Harsh Marijuana Policies Harm Poor Students

by TChris

Our country's misplaced priorties are exemplified by the attention given to marijuana smokers.

Last year, 755,187 people were arrested for marijuana violations in America, according to an FBI report released Oct. 25. The number of annual marijuana arrests has doubled since 1993. This year’s total is the largest in history.

Nearly half of all drug arrests are for marijuana. Does this make the country safer?

The number of marijuana arrests exceeded the total number of arrests for all violent crimes combined, including murder, rape, manslaughter, robbery and aggravated assault. Of those charged with marijuana violations, 88 percent were charged with possession only.

The government's obsession with marijuana has a particularly harsh impact on students.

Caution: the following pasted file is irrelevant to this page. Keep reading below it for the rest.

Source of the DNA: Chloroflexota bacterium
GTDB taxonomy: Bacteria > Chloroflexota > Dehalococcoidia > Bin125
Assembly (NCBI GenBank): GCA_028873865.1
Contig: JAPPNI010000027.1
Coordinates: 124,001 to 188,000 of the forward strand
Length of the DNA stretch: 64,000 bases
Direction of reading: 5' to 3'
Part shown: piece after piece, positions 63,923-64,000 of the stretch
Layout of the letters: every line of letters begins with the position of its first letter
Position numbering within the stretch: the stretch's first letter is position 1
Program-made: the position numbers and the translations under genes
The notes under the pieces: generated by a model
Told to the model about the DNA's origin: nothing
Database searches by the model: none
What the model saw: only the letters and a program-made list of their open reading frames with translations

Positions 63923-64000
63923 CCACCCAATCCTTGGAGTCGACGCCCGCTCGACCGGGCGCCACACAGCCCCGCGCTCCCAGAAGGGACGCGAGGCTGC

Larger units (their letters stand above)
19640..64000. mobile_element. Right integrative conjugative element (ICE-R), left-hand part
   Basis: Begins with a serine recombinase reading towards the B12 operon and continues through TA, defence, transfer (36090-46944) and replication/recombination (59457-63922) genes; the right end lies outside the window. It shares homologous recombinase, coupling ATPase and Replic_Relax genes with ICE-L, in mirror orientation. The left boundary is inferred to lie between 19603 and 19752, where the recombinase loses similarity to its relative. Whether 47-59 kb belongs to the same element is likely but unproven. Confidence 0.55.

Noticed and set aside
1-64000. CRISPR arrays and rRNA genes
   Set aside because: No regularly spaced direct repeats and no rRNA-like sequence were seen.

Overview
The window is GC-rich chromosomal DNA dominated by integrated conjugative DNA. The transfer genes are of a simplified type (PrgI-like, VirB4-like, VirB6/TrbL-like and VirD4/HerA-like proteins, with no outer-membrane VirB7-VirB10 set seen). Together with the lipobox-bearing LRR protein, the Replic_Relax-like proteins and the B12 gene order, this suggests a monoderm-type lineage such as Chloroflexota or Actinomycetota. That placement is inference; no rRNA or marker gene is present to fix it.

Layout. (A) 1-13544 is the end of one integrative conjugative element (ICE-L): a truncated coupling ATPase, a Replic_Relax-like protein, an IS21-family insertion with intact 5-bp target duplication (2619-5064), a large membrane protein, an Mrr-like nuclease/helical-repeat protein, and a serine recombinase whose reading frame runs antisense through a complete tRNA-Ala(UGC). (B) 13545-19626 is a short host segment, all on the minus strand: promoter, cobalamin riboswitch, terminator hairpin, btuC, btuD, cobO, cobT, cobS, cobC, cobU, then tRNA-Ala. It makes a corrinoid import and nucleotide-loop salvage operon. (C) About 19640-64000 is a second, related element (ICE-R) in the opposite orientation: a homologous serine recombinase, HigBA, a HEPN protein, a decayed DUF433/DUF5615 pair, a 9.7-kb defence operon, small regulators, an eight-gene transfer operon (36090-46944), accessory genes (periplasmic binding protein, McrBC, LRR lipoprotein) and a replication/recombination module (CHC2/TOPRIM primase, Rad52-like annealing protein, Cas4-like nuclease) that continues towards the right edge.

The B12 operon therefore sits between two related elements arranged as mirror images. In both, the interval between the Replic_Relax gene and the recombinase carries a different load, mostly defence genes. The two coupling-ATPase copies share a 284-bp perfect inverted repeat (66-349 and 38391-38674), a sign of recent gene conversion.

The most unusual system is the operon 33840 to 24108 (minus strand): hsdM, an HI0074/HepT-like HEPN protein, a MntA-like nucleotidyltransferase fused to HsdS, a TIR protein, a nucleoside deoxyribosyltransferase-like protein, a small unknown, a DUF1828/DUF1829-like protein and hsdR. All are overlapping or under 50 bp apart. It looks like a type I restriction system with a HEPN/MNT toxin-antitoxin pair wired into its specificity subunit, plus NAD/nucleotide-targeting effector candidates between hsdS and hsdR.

To date, more than 157,000 financial aid applicants have been ineligible for aid as a result of the Drug Provision [of the Higher Education Act], not including students who were deterred from applying for aid in the first place because of any drug convictions.

Of course, the effective denial of an education applies only to the poor and middle class students who need financial aid. Children of wealthy parents, who don't need financial aid, can smoke like a chimney without affecting their educational opportunities.

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